Influencers, Ambassadors, and Pros are a hot topic, but they can be hard to keep straight, especially with so many other marketing channels to focus on. We put together this guide to help.
With the advent of social media and the uptick in users (Instagram projections indicate 1 billion users by late 2018), figuring out how to market your brand and make it relevant to your demographic is increasingly difficult. Users don’t see 70% of social media posts, and when they do see posts, they aren’t necessarily engaging with them.
Lucky for us, we’re in an industry that’s full of inspiring, entertaining, and uplifting content. Outdoor enthusiasts are interacting with outdoor brands across social platforms. They love these brands and brands love them back.
Here at The Dyrt, we partner with brands to establish definitive goals and actionable plans to better understand their following. This allows us to build a profit center based on influencers, high-touch relationships with ambassadors, and establishing platforms for pro’s.
What’s the Difference Between Influencers, Ambassadors, and Paid Pros?
They’re each valuable to outdoor brands in different ways. So, let’s break it down…
An influencer is anybody in an industry who has the power to influence others decisions–whether that’s a large social following or interacting with consumers on a daily basis.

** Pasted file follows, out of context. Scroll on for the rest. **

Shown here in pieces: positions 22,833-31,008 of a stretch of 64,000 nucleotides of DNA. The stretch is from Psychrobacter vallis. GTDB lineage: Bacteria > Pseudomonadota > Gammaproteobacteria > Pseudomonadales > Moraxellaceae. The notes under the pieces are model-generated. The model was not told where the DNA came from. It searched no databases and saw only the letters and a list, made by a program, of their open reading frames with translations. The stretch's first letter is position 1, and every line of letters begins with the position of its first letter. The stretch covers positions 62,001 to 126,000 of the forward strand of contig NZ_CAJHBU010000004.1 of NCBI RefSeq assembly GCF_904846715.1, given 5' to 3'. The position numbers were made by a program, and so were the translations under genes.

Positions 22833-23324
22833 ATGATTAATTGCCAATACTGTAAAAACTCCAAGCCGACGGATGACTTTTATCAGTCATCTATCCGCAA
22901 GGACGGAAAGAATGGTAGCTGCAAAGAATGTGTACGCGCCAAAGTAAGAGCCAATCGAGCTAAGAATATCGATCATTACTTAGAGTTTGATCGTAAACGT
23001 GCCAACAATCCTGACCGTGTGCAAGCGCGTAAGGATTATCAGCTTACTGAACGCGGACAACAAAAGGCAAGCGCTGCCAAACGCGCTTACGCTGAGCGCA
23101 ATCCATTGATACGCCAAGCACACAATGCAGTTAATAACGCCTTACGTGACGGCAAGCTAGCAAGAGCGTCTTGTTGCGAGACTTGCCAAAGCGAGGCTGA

Traditionally in the outdoor industry, these influencers have included guides, retail employees, athletes, trainers, gym employees, and the like. Essentially, brands want to get product into the hands of athletes and enthusiasts, so they’ll tell their friends, who tell their friends, who can share across social media.
Influencers get discounts, and generally, they’re pretty deep. In terms of the outdoor industry, influencer is synonymous with pro-deal. Take Prana for example. The ethically-focused clothing company created an influencer program for people who are “living proof that sustainable, versatile clothing has a place in the studio, in the office, and everywhere your journey takes you.”
Ultimately, influencers get discounts so they can buy and try more product, better understand the company, and promote the company to their friends.
Ambassadors are the cream of the crop. They’re the high-touch, top-level, brand cheerleaders. They’ve bought a company’s product for years and, without incentive, told their friends about it, preached about product across social media channels, and wrote love letters to the company, all because of their authentic admiration of the brand.
Ambassadors are generally incentivized by personal emails, phone calls, and shoutouts on social media pages. Typically, brands don’t persuade ambassadors with free swag, or in-kind product. Instead, ambassadors are stoked about the company. Association with the brand is the incentive.
The relationship between ambassador and brand is an authentic one. Companies can reach out to ambassadors for vital feedback on new products, or invite them to trade shows and events to help represent the company.
The title says it all: paid pros are just that, paid professionals. They have established themselves in an industry and partner with brands for sponsorship opportunities, both monetary and in-kind. Generally speaking, paid pros make their living from sponsorships. Films created, articles posted, and pictures on social are often riddled with logos to thank their sponsors. Brands hire pros to get their name out to the largest demographic possible.
Numbers wise, these build on each other like a pyramid. Brands should have hundreds (or thousands) of influencers, up to 100 ambassadors (depending on the size of the brand), and a handful of pros. This optimizes company investment and output.
Check out our brand partners’ influencer programs here.